Top travel destinations for rock’n’roll enthusiasts (part 4)
We’re back to looking at the various destinations that all of you rock’n’roll enthusiasts might want to keep an eye out while traveling the globe. Today we’ll be focusing a lot of the U.S. and particularly New York, lots of music history from that major metropolis.
New York City – Physical Graffiti buildings
Led Zepellin’s double album Physical Graffiti features a photo of the two tenement building on 96-98 st. Marks Place in the East Village.
The casual listener may not know this, but in order to get the dimensions right for the cover, Peter Corriston – the cover designer – cropped out the fourth of five floors – the cover was nominated for a Grammy, so it was definitely the right thing to do.
The cover also caught the eye of Mick Jagger and Keith Richards so they can be seen sitting on the stoop of the building for their 1981 ‘Waiting for a Friend’ video. Interestingly enough, Tattoo You’s cover, the album that song comes from, was also designed by Corriston. A destination truly worthy of a rock’n’roll list.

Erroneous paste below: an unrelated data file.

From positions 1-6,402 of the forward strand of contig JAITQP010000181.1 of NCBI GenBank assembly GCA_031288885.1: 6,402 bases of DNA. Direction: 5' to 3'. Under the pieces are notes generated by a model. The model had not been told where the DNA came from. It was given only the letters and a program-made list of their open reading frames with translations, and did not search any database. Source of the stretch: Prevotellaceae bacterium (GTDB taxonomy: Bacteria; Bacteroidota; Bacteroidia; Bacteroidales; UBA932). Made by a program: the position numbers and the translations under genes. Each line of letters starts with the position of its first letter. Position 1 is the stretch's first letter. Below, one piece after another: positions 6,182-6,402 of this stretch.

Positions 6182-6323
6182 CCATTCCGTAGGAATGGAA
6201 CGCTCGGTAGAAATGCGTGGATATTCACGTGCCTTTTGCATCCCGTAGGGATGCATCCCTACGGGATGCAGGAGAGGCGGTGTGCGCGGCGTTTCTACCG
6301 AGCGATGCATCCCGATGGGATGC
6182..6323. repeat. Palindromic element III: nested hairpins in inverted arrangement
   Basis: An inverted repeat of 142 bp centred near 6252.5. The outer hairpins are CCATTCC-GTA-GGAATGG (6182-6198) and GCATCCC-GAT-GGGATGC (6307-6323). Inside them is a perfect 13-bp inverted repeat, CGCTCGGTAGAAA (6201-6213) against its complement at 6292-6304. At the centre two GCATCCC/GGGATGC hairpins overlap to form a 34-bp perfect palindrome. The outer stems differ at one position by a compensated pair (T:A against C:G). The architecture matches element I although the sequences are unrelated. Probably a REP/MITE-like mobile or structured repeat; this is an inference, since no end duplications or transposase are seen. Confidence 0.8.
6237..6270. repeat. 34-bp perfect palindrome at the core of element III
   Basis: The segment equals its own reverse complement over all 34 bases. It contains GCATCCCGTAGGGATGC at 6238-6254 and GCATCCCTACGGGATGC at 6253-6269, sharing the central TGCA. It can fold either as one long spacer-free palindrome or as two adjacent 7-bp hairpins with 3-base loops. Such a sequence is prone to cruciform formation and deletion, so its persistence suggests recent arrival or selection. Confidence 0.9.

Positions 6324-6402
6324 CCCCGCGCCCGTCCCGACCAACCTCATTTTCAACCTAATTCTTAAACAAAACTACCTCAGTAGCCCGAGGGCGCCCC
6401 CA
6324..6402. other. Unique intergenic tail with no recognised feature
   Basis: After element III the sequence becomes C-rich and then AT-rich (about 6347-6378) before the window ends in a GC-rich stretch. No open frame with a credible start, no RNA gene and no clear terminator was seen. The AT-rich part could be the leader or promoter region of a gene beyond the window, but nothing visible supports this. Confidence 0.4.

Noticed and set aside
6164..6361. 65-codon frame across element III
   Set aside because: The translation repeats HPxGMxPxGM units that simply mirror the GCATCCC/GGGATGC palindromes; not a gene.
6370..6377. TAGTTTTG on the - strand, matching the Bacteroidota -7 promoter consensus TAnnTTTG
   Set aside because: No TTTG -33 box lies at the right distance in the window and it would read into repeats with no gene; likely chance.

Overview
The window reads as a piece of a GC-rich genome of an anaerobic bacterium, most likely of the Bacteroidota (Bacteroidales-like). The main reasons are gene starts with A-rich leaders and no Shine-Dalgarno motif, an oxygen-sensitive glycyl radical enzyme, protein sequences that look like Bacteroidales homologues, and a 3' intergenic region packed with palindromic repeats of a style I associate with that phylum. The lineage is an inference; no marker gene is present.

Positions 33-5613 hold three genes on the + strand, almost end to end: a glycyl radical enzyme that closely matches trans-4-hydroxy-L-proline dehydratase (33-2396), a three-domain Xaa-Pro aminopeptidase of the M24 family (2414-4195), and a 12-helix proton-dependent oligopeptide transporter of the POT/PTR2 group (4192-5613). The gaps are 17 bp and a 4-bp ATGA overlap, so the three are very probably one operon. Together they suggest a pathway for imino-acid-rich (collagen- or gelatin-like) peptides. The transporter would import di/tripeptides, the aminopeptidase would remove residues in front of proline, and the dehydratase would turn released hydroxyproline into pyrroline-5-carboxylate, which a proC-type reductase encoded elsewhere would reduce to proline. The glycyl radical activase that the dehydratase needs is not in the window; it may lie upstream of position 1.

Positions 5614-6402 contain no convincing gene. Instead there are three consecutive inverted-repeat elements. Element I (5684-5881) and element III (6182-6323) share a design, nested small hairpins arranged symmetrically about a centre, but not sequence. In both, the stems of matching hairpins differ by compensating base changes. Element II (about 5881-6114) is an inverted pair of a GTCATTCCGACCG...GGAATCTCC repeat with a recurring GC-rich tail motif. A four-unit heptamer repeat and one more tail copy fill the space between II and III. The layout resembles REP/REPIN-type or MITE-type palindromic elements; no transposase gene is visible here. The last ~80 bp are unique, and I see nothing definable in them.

Chicago – Willie Dixon’s Blues Heaven
This is the original site of Chess Studios where, between 1957 to 1967, names like Bo Diddley, Muddy Waters, Chuck berry and even the Rolling Stones recorded tracks. Currently it is a non-profit site named after the blues musician who wrote a lot of the songs that were produced here. Throughout the summer, you can enjoy free blues concerts on Thursdays.
New York, Bethel – The Woodstock Museum
The hippie music festival which entered into history and then legend, the event in which Jimi Hendrix played his version of the ‘Star Spangled Banner’ and Joe Cocker busted out his dance moves. The thing is that all of that didn’t really happen near Woodstock, it was near Bethel. You can relive parts of that event by visiting the Bethel museum.